On the other hand, generalization refers to the general confidence a breeder or dog owner displays in any given circumstance, regardless of external influences. Ideally, you want to “proof” your dogs by introducing him to various environments with the same set of circumstances so he gets used to the adaptation of varying stimulations. When meeting other pets, keep the environment fairly pleasant and avoid unknown animals.
When the timing of the event is carefully planned out, this process can work wonders in both the dog’s life and the owners. Again, timing is everything. Though the time may vary due to outside factors, some countries do have a legal minimum of 8 weeks. Again, anything done between the 7th-week mark may result in an adverse chain of events.
Two-Month Old Suits Everybody
In general, 12 weeks is an ideal time to introduce your puppies to a new home. This ensures the puppies will make the social transition with positive results and helps to eliminate uncertainty.
However, due to its later timing, many interested buyers bypass this initial instruction in favor of possessing dogs that fit their physical standards of the time. In reality, most buyers want puppies that still look like “proper puppies.” That said, they want to relish the physical traits of a puppy such as their fluffiness, cuteness, clumsiness, and of course all other aspects that fit the size of a “baby”, so it makes sense that a smaller size would be more desirable. It’s normal for owners to expect to raise their pups while they’re still young and be present during the initial stages of development. In this case, breeders tend to be under immense pressure when it comes to delivering the goods in order to appease their buyers as early as possible.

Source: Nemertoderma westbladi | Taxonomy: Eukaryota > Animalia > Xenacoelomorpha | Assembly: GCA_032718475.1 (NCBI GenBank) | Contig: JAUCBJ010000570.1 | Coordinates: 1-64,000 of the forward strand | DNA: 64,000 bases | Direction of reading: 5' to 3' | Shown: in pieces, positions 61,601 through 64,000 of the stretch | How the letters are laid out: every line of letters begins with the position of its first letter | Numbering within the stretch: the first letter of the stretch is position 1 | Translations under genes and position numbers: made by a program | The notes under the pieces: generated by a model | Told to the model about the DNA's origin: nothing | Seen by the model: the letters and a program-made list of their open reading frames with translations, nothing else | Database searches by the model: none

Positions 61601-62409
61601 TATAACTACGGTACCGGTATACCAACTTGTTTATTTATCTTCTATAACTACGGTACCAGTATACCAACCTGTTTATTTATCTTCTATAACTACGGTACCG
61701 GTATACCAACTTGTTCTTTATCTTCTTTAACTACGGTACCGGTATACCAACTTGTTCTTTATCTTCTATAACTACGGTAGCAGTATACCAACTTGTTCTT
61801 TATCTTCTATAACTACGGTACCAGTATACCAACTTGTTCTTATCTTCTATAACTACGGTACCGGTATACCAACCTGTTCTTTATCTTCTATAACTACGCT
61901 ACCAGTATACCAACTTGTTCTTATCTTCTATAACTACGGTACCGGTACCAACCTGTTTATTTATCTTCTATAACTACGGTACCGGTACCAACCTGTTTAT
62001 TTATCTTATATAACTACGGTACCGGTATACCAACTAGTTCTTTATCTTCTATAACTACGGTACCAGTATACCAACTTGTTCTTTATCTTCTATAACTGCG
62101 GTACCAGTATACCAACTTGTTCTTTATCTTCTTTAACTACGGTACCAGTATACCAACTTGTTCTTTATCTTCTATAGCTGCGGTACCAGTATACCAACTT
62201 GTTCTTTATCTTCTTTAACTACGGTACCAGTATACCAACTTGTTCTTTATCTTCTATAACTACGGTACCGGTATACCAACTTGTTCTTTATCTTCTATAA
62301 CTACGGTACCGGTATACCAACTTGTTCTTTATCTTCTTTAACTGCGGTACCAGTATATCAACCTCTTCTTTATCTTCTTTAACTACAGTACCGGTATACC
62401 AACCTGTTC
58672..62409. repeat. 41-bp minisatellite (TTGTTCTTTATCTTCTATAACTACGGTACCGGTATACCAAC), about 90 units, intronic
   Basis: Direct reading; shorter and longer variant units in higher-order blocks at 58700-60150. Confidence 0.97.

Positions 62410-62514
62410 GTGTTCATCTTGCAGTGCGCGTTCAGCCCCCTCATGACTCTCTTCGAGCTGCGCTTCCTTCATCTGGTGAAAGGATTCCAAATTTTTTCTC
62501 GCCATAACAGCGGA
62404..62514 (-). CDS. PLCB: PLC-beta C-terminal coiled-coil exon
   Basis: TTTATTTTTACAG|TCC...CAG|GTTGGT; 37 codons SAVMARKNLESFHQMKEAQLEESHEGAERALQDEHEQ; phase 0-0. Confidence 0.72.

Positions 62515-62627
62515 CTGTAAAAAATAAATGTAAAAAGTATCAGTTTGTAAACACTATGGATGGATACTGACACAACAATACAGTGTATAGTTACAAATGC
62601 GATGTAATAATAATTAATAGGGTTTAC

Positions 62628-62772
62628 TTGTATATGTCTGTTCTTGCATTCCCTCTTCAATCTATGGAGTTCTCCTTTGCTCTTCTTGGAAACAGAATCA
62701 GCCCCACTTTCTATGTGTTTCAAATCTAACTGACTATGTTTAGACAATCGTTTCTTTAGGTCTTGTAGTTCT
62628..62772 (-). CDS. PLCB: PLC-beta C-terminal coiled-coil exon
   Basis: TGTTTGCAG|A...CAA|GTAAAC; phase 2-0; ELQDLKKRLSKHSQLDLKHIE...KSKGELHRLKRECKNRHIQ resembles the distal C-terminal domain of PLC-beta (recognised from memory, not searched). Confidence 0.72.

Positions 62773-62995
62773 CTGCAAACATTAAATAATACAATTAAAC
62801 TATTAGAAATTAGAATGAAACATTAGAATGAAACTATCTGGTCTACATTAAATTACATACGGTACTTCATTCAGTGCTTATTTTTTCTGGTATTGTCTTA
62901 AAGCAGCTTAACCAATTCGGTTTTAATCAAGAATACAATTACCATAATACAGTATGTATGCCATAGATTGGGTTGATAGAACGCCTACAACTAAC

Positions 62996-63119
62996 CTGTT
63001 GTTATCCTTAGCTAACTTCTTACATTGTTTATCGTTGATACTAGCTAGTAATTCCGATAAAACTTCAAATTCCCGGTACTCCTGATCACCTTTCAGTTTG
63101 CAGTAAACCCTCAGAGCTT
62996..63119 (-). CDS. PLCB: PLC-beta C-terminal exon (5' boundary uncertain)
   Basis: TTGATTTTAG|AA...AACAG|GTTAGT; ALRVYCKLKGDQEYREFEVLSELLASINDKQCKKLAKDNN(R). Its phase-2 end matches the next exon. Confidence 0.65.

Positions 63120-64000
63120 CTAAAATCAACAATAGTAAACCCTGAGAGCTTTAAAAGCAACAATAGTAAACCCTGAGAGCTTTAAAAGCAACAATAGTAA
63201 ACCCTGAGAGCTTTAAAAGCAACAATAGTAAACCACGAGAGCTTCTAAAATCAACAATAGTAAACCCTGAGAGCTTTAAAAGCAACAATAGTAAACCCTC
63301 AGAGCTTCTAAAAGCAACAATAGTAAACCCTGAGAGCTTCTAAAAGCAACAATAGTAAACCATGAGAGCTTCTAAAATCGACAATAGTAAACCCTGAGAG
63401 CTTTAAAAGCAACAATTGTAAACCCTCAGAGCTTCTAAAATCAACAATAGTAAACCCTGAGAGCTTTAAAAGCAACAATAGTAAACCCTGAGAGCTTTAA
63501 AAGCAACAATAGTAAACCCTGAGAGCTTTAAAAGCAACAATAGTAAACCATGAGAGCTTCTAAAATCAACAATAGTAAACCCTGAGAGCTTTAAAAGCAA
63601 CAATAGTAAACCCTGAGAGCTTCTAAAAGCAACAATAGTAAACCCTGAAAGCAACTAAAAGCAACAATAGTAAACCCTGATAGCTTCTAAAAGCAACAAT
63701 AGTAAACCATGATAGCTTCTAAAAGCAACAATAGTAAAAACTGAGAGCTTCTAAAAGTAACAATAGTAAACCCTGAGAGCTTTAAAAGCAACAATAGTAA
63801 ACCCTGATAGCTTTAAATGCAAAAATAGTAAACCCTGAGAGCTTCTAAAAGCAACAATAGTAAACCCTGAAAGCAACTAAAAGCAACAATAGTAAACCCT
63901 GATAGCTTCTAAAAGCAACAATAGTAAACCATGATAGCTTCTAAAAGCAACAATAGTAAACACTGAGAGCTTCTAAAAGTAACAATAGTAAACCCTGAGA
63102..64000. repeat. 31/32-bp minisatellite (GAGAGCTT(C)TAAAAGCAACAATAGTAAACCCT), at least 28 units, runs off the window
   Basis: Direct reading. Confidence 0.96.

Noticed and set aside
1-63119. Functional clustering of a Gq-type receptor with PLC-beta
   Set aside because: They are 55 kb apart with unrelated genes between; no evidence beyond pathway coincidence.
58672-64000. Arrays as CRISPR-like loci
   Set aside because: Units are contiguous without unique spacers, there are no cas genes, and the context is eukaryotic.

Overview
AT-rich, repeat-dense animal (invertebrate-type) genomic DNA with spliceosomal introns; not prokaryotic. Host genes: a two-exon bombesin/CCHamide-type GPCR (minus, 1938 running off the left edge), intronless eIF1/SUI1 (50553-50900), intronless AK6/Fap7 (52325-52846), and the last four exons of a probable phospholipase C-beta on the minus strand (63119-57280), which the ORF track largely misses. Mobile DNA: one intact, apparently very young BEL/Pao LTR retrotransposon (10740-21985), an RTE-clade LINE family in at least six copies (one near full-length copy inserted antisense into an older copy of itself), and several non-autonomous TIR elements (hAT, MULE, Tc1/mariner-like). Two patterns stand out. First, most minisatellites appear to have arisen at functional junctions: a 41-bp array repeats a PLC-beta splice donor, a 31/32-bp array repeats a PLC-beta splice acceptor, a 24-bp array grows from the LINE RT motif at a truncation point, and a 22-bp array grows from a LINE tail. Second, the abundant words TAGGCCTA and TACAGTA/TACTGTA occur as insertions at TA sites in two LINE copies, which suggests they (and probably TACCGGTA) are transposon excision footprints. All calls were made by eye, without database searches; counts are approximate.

In addition to this, the more puppies that stay with the breeder, the more overall expenses that will be generated. This can cause a state of anxiety in the breeder or may result in an impatient buyer. Keeping all this in mind, in order that the owners obtain their pup within a reasonable time frame according to their age standards, and the breeder can be confident that the pups are in their prime time of socialization, the 8-week mark would still be a good age to send puppies homes and help proliferate all purposes in the long run. In fact, most breeders and buyers alike would generally agree that the 8 weeks does, after all, suit everybody. This, in turn, creates a more relaxed environment in which the puppies can grow and develop more favorably.
Make sure you check out our bestseller, The Dog Breeder’s Handbook, for modern and up-to-date knowledge on breeding dogs responsibly.